By Lisa Goodheart
I recently attended a conference on diversity and inclusion and the future of Boston law firms in a global economy. The event, which was ably organized by Macey Russell, Co-Chair of the BBA’s Diversity & Inclusion Section, was well-attended, and the discussion was lively and constructive, with a panel of impressive and thoughtful speakers and active participation by an engaged audience. But the issue of diversity and inclusion within the Boston legal community remains a problematic one, and progress has been painfully slow.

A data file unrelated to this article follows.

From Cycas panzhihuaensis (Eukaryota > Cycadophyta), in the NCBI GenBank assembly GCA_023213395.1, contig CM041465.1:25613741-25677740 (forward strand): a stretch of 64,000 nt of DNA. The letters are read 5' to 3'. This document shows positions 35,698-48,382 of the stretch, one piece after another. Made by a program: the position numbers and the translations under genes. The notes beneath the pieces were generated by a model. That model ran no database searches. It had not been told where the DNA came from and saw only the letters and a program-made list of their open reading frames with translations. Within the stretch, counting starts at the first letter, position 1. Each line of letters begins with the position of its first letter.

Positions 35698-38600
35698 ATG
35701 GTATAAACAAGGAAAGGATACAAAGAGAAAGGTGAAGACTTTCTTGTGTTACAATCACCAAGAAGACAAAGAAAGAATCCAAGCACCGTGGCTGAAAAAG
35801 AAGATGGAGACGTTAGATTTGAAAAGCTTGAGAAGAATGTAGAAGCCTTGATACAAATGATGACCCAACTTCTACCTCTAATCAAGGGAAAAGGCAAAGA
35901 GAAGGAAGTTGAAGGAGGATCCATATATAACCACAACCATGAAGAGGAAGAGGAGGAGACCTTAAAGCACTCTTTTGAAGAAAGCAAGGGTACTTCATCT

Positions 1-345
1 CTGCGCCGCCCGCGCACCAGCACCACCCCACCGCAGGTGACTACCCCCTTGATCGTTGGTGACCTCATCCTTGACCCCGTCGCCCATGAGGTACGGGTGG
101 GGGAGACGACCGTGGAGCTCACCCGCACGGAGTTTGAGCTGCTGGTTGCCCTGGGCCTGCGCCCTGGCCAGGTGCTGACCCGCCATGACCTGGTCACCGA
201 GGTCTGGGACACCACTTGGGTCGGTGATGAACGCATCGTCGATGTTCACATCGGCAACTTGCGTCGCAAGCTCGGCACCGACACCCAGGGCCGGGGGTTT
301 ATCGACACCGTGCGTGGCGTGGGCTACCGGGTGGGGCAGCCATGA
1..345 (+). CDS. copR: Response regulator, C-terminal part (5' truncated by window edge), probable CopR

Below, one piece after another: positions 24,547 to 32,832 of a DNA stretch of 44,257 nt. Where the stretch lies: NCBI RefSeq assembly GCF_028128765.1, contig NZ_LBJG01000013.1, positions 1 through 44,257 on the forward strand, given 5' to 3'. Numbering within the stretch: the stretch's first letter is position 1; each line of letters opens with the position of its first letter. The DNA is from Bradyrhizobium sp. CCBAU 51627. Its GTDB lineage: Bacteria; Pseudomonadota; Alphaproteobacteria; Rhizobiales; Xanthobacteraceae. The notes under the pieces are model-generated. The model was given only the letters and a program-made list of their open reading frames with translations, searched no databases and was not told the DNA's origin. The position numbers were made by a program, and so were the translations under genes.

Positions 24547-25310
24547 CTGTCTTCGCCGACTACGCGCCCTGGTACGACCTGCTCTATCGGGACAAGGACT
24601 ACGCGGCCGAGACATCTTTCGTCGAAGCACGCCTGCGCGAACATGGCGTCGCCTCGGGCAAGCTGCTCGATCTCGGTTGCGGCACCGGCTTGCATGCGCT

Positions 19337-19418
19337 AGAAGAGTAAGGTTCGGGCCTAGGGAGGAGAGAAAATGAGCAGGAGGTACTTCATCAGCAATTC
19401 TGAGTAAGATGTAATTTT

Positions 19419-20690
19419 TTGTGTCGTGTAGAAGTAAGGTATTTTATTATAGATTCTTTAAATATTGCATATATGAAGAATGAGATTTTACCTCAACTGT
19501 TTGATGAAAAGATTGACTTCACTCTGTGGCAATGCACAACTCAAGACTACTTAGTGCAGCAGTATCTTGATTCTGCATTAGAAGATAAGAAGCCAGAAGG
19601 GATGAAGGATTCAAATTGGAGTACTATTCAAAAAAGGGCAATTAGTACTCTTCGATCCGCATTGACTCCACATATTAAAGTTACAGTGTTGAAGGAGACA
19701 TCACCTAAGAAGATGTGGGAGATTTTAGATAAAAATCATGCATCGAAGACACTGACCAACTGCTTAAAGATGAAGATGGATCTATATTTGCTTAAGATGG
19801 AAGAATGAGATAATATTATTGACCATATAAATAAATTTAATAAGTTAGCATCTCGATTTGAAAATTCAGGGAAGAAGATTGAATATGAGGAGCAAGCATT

Recent statistics reflect a disappointing reality. For example, NALP recently reported that among all firms and offices listed in its nationwide 2011-2012 NALP Directory of Legal Employers, just 6.56% of partners were racial or ethnic minorities, and just 2.04% of partners were minority women. About 29% of the firms or offices reported no minority partners at all, and 57% reported no minority women partners. The reported numbers for associates were not much better – over 17% of the firms or offices reported no minority associates, and over 27% of offices reported no minority women associates. NALP’s numbers for openly gay, lesbian, bisexual and transgender lawyers also remain relatively low, with 1.44% of partners and 2.43% of associates at the reporting firms and offices being openly LGBT lawyers, as of 2011.
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